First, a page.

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Rashid Irani's review: War Horse
Rashid Irani, Hindustan Times
February 10, 2012
First Published: 23:57 IST(10/2/2012)
Last Updated: 19:30 IST(18/2/2012)
In this film image released by Disney, Jeremy Irvine is shown in a scene from War Horse. The film was nominated in two categories for Golden Globe awards. (AP Photo/Disney, Andrew Cooper)

Hail the equine hero

War Horse
Direction: Steven Spielberg
Cast: JJeremy lrvine, Emily Watson
Rating: ****

Close on the heels of the 3D animated romp The Adventures of Tintin, here's another crowd-pleaser from the box office supremo Steven Spielberg. An old-fashioned, inspirational saga, War Horse tells the story of a young farm hand (Irvine) who develops an abiding bond with a spirited steed named Joey.

Adapted from the young-adult novel by Michael Morpurgo, the screenplay traces Joey's unwitting four-year odyssey from the idyllic English countryside to the corpse-strewn trenches of the First World War. As the thoroughbred is passed from the British cavalry to German soldiers and a French farming family, his teen owner enlists in the army to find and bring his four-legged friend back home.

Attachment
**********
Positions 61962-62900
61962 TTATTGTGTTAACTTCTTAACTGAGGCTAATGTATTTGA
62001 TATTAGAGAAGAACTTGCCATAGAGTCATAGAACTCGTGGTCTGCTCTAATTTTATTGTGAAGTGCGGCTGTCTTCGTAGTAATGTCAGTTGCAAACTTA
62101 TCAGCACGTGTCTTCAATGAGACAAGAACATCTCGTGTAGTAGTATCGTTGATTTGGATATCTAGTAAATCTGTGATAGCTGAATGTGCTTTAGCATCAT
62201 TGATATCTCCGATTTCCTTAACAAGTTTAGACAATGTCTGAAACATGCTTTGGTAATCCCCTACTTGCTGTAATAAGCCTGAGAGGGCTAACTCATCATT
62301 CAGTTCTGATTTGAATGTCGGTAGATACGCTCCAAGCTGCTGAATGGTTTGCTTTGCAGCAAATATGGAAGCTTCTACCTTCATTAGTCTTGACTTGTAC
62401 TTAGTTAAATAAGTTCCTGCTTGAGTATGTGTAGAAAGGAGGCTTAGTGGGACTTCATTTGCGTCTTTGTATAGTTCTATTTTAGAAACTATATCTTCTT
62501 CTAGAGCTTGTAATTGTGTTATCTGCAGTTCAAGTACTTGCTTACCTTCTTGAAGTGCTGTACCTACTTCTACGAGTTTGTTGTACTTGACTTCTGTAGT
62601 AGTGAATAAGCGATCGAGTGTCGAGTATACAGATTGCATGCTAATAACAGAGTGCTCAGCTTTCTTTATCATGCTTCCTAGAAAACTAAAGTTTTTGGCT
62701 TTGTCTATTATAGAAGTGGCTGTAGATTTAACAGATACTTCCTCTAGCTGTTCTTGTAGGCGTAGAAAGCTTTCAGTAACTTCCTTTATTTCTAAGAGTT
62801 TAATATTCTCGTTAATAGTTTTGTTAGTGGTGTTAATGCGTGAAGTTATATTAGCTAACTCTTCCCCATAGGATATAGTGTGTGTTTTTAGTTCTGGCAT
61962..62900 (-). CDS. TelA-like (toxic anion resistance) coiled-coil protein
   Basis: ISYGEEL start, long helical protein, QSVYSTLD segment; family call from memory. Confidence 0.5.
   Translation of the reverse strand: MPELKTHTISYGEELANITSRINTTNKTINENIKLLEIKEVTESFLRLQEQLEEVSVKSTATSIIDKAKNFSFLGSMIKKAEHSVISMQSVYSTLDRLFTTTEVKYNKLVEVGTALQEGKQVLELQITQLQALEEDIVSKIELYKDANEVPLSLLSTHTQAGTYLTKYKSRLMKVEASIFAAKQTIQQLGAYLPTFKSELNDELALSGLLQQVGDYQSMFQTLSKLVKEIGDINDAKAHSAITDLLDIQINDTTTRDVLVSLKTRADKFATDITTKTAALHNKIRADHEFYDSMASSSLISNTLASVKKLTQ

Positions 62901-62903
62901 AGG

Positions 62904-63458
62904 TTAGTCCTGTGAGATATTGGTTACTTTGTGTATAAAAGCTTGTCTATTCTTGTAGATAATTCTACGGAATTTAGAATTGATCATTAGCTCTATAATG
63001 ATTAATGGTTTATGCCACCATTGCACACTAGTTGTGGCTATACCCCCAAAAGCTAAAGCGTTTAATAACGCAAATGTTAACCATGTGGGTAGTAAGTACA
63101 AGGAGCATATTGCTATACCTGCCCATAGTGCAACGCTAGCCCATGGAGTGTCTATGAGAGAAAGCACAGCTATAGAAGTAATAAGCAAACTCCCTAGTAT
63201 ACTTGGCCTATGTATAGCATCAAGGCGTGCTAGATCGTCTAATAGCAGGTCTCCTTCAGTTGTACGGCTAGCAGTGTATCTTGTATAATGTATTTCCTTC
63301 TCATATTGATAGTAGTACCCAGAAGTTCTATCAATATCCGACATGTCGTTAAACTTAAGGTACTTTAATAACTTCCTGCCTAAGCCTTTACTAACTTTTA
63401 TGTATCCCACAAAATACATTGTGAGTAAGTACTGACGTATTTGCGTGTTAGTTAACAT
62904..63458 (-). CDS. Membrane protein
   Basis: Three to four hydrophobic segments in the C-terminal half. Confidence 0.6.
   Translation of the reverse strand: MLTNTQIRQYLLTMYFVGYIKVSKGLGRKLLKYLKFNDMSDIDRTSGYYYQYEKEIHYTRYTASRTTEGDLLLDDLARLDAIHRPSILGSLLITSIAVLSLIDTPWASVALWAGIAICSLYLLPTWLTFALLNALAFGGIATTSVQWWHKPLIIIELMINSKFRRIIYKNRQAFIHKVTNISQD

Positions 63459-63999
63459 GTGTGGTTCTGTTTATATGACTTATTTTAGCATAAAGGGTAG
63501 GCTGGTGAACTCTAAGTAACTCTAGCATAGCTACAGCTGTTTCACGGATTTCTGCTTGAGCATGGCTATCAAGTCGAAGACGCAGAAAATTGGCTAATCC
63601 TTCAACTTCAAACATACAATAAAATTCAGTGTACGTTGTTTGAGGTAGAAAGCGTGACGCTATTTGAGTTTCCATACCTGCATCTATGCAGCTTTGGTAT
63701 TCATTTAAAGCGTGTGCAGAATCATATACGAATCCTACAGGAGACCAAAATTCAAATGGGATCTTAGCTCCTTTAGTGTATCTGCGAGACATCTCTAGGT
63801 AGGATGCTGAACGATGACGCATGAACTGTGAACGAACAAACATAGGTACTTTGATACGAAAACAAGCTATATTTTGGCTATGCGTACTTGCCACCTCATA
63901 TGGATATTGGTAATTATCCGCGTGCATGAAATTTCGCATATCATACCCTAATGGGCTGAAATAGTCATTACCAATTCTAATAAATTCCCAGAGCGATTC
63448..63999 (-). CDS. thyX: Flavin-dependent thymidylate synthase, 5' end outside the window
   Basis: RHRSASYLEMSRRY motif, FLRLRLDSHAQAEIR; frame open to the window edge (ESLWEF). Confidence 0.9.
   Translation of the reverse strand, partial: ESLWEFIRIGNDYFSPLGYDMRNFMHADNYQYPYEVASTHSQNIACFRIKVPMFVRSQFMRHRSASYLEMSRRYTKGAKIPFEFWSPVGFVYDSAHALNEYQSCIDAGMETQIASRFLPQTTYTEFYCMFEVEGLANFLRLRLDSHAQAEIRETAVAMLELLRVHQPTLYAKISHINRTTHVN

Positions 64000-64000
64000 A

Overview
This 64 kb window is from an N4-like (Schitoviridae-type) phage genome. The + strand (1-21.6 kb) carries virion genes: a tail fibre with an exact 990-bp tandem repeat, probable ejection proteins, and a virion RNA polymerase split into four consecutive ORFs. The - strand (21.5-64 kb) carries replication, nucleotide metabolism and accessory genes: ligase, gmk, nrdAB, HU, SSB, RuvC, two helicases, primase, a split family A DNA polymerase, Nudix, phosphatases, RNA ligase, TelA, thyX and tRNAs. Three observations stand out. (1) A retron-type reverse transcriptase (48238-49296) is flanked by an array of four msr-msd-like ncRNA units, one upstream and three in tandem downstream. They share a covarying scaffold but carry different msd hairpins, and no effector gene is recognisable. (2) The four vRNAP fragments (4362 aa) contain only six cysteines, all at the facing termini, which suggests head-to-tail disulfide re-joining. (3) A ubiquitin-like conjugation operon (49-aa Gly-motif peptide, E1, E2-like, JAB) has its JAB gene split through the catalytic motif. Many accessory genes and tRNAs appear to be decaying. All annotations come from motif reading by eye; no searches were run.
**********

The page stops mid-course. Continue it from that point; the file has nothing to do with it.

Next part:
A little too earnest for its own good, the narrative evokes many of the director's familiar themes from the insanity of war (Saving Private Ryan) to the sense of wonder aroused by a non-human creature (E.T. The Extra-Terrestrial).

At the same time, Spielberg's trademark sentimentality is evident, heightened occasionally by the surging background music score of the multiple Oscar-winner John Williams.

Tenderly worshipped by some, cruelly used by others, the equine hero's fortitude never wavers even when he gets tangled in barbed wire while charging across a battlefield. In a scene which underscores the inherent humanity of the troops, two soldiers — one English, the other German — come to the animal's aid.

The combat sequences have the sweep and grandeur of the epics made by John Ford (My Darling Clementine) and David Lean (Lawrence of Arabia). The muddy hell of the hostilities on the French front is a throwback to Stanley Kubrick's seminal Paths of Glory (1957)

There's marvelous movie craft on display here from Janusz Kaminski's ravishingly-lit images to the meticulous production design by Rick Carter. Besides newcomer Jeremy Irvine, the exciting ensemble includes Emily Watson and Peter Mullan as his parents and veteran French actor Niels Arestrup as the doting granddad. Most memorable of all, of course, is Finders Key the horse (among a dozen or so others) used most often to portray Joey. Saddle up on War Horse for an emotionally wrenching ride.


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